Skat is a fascinating combinatorial card game, show-casing many of the intrinsic challenges for modern AI systems such as cooperative and adversarial behaviors (among the players), randomness (in the deal), and partial knowledge (due to hidden cards). Given the larger number of tricks and higher degree of uncertainty, reinforcement learning is less effective compared to classical board games like Chess and Go. As within the game of Bridge, in Skat we have a bidding and trick-taking stage. Prior to the trick-taking and as part of the bidding process, one phase in the game is to select two skat cards, whose quality may influence subsequent playing performance drastically. This paper looks into different skat selection strategies. Besides predicting the probability of winning and other hand strength functions we propose hard expert-rules and a scoring functions based on refined skat evaluation features. Experiments emphasize the impact of the refined skat putting algorithm on the playing performance of the bots, especially for AI bidding and AI game selection.

ScrofaZero: Mastering Trick-taking Poker Game Gongzhu by Deep Reinforcement Learning Artificial Intelligence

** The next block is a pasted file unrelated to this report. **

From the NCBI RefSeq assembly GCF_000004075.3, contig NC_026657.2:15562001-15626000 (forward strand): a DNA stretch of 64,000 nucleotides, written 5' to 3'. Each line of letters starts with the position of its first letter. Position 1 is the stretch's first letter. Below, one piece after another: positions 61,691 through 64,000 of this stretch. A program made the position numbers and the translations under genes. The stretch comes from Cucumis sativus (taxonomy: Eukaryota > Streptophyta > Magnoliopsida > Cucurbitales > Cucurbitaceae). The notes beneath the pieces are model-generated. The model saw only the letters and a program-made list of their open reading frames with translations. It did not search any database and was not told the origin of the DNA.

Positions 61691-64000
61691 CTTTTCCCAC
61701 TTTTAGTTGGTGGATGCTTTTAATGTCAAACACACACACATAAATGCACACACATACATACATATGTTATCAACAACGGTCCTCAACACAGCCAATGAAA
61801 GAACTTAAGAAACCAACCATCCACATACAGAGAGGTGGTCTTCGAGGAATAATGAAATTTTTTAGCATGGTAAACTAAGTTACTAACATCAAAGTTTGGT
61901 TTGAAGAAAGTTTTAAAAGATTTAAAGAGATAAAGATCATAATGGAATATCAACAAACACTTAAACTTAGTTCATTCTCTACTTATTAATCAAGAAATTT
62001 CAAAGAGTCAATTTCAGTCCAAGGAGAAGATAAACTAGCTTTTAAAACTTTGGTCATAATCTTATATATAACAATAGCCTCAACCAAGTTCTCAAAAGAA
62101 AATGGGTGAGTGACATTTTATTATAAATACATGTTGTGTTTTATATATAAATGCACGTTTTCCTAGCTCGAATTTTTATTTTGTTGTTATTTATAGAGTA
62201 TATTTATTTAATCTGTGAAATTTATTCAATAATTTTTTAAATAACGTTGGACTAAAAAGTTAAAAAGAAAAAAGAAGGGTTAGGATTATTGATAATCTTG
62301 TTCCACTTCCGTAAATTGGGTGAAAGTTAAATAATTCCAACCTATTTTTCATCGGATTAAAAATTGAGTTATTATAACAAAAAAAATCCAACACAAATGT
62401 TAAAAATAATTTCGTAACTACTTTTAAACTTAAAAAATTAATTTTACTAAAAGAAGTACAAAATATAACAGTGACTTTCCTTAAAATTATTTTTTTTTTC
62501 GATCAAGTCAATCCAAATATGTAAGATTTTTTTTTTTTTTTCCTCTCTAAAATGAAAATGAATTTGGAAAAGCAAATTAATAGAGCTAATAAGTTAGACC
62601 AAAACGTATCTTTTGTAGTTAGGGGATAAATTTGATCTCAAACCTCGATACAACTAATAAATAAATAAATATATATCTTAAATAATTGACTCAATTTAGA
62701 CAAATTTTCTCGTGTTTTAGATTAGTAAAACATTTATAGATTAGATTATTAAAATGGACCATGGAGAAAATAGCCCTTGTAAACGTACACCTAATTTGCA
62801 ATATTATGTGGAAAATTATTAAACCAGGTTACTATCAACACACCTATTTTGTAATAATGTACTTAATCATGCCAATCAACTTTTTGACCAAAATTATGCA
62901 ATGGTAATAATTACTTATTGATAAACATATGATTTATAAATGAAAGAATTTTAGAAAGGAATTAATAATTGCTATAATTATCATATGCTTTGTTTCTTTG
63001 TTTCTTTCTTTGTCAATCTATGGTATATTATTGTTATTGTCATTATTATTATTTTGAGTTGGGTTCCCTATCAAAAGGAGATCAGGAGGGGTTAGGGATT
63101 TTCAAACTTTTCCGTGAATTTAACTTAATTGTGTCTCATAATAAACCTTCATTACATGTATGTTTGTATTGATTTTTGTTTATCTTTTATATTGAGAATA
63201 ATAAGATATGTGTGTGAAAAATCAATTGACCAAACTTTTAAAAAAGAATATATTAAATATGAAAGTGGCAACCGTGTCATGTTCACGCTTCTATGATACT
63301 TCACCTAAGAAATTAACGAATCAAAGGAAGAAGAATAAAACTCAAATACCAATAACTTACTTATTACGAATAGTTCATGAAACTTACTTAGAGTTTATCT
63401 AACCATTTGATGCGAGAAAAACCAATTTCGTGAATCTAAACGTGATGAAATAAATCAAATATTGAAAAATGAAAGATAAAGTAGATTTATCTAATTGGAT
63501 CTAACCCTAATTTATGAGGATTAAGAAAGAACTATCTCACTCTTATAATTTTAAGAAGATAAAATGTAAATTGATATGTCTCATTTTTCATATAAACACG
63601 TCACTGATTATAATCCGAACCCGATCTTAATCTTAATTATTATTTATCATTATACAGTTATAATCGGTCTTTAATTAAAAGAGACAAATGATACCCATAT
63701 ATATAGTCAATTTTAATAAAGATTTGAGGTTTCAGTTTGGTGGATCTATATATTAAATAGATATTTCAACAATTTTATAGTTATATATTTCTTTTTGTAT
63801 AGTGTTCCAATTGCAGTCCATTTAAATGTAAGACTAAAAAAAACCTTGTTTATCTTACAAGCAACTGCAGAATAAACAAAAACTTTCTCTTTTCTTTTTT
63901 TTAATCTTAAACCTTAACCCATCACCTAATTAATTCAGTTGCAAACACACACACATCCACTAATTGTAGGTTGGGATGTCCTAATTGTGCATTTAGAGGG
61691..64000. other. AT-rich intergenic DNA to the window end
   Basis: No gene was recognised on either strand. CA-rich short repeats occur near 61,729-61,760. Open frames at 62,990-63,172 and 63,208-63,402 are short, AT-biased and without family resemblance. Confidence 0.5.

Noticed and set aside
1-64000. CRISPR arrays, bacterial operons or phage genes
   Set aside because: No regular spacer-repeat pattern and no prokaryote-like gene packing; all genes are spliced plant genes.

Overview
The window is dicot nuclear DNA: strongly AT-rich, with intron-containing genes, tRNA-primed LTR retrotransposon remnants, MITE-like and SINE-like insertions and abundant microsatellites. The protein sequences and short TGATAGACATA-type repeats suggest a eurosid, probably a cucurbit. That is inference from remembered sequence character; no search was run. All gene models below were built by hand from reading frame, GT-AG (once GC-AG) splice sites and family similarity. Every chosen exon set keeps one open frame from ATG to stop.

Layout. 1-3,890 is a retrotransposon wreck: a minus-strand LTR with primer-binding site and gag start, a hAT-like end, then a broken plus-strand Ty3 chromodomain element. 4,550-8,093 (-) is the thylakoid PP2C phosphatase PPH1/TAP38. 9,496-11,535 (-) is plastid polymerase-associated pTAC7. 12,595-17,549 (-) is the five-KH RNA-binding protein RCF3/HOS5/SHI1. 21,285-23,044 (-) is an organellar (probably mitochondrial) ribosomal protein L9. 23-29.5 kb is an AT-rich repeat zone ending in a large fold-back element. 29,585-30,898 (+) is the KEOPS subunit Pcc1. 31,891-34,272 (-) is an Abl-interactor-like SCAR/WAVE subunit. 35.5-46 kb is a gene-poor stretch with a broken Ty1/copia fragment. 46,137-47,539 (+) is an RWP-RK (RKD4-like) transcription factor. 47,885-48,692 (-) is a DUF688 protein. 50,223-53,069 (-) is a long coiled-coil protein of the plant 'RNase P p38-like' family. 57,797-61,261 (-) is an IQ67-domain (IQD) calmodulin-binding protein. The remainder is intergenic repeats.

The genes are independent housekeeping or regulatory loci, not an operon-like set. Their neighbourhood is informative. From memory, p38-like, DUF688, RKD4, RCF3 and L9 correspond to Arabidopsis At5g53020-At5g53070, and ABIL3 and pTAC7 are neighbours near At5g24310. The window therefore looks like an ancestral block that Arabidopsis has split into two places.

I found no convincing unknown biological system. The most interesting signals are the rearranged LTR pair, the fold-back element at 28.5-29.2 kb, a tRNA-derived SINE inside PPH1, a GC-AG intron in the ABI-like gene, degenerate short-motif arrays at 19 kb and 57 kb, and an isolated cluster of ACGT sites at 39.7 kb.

People have made remarkable progress in game AIs, especially in domain of perfect information game. However, trick-taking poker game, as a popular form of imperfect information game, has been regarded as a challenge for a long time. Since trick-taking game requires high level of not only reasoning, but also inference to excel, it can be a new milestone for imperfect information game AI. We study Gongzhu, a trick-taking game analogous to, but slightly simpler than contract bridge. Nonetheless, the strategies of Gongzhu are complex enough for both human and computer players. We train a strong Gongzhu AI ScrofaZero from \textit{tabula rasa} by deep reinforcement learning, while few previous efforts on solving trick-taking poker game utilize the representation power of neural networks. Also, we introduce new techniques for imperfect information game including stratified sampling, importance weighting, integral over equivalent class, Bayesian inference, etc. Our AI can achieve human expert level performance. The methodologies in building our program can be easily transferred into a wide range of trick-taking games.